Most often it is all of the above, with a few extras added. Much of the results of my frenetic holiday baking is shared with loved ones, but as the chief baker, numerous quality control tests must be completed.
With 12 days remaining until Christmas, I have painfully found that man cannot live by cake alone. I yearn for simple fare like pasta topped with tomato sauce and hand-grated parmesan, accompanied by crusty bread and a glass of red wine.
A few days back I removed my last carton of homemade summer tomato sauce from the freezer and prepared a simple meal of pasta and salad. There was no problem selecting the proper wine. A bottle of Lucente 2010, received as a Christmas gift, had been beckoning for days.
Lucente is a Super Tuscan. Super Tuscan is the nickname for a category of quality Italian wines that do not fit into the rigid classification set by the Italian government. These classifications — such as the top classification, DOCG, Denominazione di Origine Controllata e Garantita — were initiated to give the consumer the guarantee that a wine comes from a particular specified area and is made from allowed specified grapes.
In the case of Lucente, because it contains 75 percent merlot, an unrecognized grape in Montalcino according to DOCG standards, it is marketed with the mundane classification Indicazione Geografica Tipica, a red wine typical of the region.
Some of the most prestigious red wines from Italy are Super Tuscans. They can be quite pricey, garnering more than $100 per bottle.
Among the most famous are Sassiacaia, Ornellaia and Luce. These wines are often blends of sangiovese, the predominant red grape of Tuscany, but not always. Some Super Tuscans contain no sangiovese and their composition looks more like a Bordeaux blend.
Lucente, retailing in the $30 range, it is the second label for Luce. In 1995, the Marchesi de Frescobaldi and the Robert Mondavi families collaborated to craft an Italian wine of “extraordinary elegance and quality, displaying an unmistakably individual style and character.” Luce was the result of this collaboration.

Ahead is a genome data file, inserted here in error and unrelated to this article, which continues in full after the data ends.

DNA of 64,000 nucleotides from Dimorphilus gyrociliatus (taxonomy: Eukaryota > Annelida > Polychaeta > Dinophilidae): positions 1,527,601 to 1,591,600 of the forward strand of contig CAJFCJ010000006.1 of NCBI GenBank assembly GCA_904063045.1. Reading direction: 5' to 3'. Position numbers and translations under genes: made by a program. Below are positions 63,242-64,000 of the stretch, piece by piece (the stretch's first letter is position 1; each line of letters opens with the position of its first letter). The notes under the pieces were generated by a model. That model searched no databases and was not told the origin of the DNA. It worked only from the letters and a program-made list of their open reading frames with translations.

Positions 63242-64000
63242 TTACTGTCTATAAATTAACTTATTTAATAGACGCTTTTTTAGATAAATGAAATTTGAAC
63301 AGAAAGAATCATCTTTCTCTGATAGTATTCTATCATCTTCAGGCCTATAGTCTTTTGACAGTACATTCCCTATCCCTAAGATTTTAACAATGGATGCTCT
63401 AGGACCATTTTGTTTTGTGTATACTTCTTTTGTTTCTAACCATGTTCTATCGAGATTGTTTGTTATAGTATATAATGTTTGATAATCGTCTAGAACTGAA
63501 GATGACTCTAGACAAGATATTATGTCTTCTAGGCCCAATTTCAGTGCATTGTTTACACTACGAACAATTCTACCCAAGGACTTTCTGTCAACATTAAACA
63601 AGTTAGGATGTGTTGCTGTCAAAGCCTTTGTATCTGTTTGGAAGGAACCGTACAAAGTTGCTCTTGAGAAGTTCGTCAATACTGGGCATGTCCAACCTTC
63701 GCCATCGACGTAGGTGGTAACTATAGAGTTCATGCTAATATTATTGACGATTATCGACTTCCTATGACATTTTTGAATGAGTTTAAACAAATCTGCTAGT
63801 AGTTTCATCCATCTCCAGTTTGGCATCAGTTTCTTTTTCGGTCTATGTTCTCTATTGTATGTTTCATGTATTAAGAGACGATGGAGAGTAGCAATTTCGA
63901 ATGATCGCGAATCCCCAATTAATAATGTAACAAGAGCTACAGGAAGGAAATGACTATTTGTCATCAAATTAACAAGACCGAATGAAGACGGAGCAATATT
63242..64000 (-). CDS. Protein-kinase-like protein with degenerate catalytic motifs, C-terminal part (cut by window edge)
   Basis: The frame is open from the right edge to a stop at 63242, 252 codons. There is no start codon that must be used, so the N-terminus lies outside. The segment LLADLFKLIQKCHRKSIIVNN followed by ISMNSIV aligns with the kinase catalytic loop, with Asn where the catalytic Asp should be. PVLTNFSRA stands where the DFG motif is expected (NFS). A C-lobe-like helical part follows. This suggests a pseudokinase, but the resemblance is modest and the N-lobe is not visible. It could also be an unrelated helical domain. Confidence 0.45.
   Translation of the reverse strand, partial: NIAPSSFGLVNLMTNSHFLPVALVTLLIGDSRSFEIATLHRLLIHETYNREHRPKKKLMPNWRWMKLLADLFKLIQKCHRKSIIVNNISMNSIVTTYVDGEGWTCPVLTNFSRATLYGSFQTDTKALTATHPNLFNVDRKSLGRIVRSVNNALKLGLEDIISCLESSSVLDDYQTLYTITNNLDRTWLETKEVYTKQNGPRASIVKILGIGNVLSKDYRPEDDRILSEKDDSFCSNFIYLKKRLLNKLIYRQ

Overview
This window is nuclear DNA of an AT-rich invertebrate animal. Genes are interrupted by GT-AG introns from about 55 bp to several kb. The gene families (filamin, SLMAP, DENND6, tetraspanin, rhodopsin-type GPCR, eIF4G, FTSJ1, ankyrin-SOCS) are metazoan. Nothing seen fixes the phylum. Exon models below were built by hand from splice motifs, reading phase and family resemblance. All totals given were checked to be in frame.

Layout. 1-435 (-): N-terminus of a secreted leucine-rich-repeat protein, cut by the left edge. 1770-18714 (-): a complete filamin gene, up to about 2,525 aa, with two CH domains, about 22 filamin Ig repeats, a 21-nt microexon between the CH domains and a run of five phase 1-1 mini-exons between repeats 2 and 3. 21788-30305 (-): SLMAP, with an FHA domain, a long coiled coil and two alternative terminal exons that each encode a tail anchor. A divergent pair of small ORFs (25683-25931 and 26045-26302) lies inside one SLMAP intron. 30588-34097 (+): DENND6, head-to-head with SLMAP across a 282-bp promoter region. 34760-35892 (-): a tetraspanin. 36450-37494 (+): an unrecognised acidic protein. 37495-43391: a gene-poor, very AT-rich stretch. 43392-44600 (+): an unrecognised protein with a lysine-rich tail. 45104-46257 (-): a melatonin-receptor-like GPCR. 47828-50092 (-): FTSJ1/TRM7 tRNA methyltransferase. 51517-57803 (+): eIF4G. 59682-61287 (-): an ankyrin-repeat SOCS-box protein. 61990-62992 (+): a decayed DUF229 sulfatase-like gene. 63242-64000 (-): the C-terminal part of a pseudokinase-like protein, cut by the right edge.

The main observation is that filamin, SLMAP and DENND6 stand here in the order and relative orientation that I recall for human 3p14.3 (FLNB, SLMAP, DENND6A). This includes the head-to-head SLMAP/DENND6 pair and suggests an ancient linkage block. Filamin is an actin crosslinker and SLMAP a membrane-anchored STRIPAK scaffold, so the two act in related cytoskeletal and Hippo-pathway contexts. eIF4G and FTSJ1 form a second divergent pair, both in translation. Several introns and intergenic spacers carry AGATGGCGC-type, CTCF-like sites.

As a follower of Mondavi efforts at the time, I was able to secure two bottles of Luce’s first release, paying more for them than I could rightfully afford. These wines were put aside for a while, but I found them to be spectacular.
When the Mondavi empire was broken up, the Frescabaldis assumed full ownership of Luce and now continue to produce not only Luce, but a second label, Lucente.
Luce was the first wine produced in Montalcino that contained both sangiovese and merlot, a big departure for a family that had been producing wine for the past 700 years and has among its archives parchments containing wine orders from Henry VIII of England.
The labels for both Luce and Lucente carry a stylized image of a sun. “Luce” translates to “light” in English, “lucente” to “shining.” This sun design was taken from the altar of Santo Spirito church in Florence, designed in the 15th century and built on land donated by the Frescobaldi family.
Now I ask, what other beverage shares such history? Lucente combines this history with a modern addition of merlot for an interesting wine.
Lucente 2010 is not a wimpy merlot. I recommend opening Lucente 2010 at least an hour ahead of serving and pouring the wine 30 minutes before it is to be consumed. This is a big, peppery and viscous wine that opens up immensely after being exposed to air. This wine has longevity should you decide to cellar it.
Distributed in Alabama by United-Johnson Brothers, Lucente is available by special order from your favorite wine dealer.
Contact Pat Kettles at email@example.com.